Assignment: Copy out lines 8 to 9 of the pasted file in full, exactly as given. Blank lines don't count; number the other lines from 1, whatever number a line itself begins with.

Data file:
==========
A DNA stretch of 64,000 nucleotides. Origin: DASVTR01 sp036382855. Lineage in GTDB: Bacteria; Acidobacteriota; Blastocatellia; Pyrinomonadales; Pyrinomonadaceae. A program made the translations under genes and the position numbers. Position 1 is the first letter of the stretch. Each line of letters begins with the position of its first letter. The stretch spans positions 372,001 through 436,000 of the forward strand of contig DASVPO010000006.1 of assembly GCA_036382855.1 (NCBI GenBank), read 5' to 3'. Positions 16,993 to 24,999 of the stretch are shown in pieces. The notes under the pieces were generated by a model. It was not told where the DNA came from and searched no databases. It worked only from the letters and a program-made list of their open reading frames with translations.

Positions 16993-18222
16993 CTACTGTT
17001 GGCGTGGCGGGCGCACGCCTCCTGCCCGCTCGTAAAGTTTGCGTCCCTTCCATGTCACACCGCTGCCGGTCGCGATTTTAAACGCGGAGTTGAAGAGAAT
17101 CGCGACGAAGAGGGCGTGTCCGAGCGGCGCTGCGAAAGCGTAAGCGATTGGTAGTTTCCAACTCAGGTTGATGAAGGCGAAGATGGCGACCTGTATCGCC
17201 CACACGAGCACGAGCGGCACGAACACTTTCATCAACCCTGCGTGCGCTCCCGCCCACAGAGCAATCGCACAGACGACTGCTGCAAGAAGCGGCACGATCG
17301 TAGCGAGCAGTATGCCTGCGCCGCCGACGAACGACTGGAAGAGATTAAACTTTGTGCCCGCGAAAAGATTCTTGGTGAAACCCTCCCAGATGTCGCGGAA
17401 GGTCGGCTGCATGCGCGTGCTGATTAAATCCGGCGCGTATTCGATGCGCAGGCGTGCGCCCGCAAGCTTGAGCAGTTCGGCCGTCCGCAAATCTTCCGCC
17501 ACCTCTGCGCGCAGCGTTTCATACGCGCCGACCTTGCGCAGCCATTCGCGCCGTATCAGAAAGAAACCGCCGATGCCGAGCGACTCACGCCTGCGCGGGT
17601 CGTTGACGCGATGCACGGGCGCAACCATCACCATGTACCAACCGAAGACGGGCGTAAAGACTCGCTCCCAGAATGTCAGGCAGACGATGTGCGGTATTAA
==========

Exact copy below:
17401 GGTCGGCTGCATGCGCGTGCTGATTAAATCCGGCGCGTATTCGATGCGCAGGCGTGCGCCCGCAAGCTTGAGCAGTTCGGCCGTCCGCAAATCTTCCGCC
17501 ACCTCTGCGCGCAGCGTTTCATACGCGCCGACCTTGCGCAGCCATTCGCGCCGTATCAGAAAGAAACCGCCGATGCCGAGCGACTCACGCCTGCGCGGGT